The Trash-Site Safety Council has recently conducted a statewide study of possible harmful effects of garbage sites on the health of people living near the sites. A total of five sites and 300 people were examined. The study revealed, on average, only a small statistical correlation between the proximity of homes to garbage sites and the incidence of unexplained rashes among people living in these homes. Furthermore, although it is true that people living near the largest trash sites had a slightly higher incidence of the rashes, there was otherwise no correlation between the size of the garbage sites and peoples health. Therefore, the council is pleased to announce that the current system of garbage sites does not pose a significant health hazard. We see no need to restrict the size of such sites in our state or to place any restrictions on the number of homes built near the sites.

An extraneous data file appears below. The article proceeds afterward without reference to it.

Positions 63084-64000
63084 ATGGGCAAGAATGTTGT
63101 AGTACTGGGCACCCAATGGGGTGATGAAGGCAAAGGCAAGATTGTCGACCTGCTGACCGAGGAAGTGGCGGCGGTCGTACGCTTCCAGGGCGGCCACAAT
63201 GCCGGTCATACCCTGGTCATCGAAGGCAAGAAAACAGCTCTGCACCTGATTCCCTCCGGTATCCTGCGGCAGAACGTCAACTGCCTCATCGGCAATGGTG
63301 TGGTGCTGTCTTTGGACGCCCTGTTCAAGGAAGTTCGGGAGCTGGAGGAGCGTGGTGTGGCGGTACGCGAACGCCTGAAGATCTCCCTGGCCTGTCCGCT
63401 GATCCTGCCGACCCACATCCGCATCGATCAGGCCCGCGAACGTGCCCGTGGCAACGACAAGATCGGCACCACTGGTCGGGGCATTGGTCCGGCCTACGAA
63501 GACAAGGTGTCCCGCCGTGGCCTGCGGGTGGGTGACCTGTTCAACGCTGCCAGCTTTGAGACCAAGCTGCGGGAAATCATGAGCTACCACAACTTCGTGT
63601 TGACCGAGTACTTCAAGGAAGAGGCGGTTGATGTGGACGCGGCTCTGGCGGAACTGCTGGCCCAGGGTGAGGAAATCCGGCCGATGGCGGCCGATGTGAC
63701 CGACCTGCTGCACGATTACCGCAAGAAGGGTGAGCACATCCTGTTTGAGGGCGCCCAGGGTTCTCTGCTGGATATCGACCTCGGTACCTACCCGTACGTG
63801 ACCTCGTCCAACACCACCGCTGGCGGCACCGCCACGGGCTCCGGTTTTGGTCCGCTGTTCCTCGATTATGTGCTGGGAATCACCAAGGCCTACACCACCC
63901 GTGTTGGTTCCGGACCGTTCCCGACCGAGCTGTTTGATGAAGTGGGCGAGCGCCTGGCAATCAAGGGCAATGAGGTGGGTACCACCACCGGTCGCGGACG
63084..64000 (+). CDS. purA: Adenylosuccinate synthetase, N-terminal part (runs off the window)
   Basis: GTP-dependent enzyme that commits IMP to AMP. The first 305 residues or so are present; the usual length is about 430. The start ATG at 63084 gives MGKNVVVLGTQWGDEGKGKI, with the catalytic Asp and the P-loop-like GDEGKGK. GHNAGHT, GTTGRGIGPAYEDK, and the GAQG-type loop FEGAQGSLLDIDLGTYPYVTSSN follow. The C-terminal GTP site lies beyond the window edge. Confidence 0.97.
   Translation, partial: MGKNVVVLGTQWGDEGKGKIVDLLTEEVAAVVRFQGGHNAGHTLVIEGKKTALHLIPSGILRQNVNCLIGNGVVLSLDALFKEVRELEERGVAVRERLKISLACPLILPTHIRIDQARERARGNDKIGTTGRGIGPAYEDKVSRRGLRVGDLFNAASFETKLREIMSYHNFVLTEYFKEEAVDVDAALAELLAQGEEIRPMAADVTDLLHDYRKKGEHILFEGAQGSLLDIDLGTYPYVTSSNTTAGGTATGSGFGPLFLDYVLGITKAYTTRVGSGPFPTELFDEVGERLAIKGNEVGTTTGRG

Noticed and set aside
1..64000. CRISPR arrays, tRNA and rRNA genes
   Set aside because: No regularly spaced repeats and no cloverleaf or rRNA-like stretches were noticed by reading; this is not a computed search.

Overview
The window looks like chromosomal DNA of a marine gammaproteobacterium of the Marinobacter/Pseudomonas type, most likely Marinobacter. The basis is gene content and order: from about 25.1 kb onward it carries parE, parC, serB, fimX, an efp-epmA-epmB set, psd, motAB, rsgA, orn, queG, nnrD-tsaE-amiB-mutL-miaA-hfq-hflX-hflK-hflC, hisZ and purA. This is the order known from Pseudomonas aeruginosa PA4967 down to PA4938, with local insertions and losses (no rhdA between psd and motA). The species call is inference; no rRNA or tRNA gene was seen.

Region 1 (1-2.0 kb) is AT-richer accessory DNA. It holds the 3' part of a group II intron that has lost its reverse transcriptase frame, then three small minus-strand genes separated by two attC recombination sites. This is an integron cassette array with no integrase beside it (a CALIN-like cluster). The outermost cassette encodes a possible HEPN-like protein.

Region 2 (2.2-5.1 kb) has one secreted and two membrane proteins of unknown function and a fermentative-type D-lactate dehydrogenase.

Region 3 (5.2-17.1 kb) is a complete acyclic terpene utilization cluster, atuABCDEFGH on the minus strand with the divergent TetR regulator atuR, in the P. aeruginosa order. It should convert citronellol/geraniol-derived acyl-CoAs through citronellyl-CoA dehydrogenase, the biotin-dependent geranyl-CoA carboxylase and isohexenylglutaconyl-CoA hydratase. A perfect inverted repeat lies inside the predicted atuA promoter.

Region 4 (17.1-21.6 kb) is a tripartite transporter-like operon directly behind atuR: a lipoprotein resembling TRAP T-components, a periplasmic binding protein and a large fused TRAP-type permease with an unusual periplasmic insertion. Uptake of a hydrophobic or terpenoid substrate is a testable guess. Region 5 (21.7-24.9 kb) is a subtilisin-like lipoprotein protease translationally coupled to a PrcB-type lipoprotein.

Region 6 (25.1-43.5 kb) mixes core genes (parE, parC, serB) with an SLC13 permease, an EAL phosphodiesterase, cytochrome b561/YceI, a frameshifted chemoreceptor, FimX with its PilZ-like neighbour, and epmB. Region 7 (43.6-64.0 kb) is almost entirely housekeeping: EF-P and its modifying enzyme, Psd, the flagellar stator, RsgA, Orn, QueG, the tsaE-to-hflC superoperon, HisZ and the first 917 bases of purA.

In this argument, the council es to the conclusion that the current system of garbage sites does not pose a significant health hazard and that therefore, there is no need to restrict the size of the garbage sites or the number of homes built near the site. To support this conclusion, the council cites a study of five garbage sites and three hundred people that showed only a small correlation between the closeness of the homes to the sites and the incidence of unexplained rashes among those people living there. Additionally, the council came to this conclusion despite the fact that people living near the largest such site had a slightly higher incidence of the rashes. This argument suffers from several critical weaknesses in logic and information presented.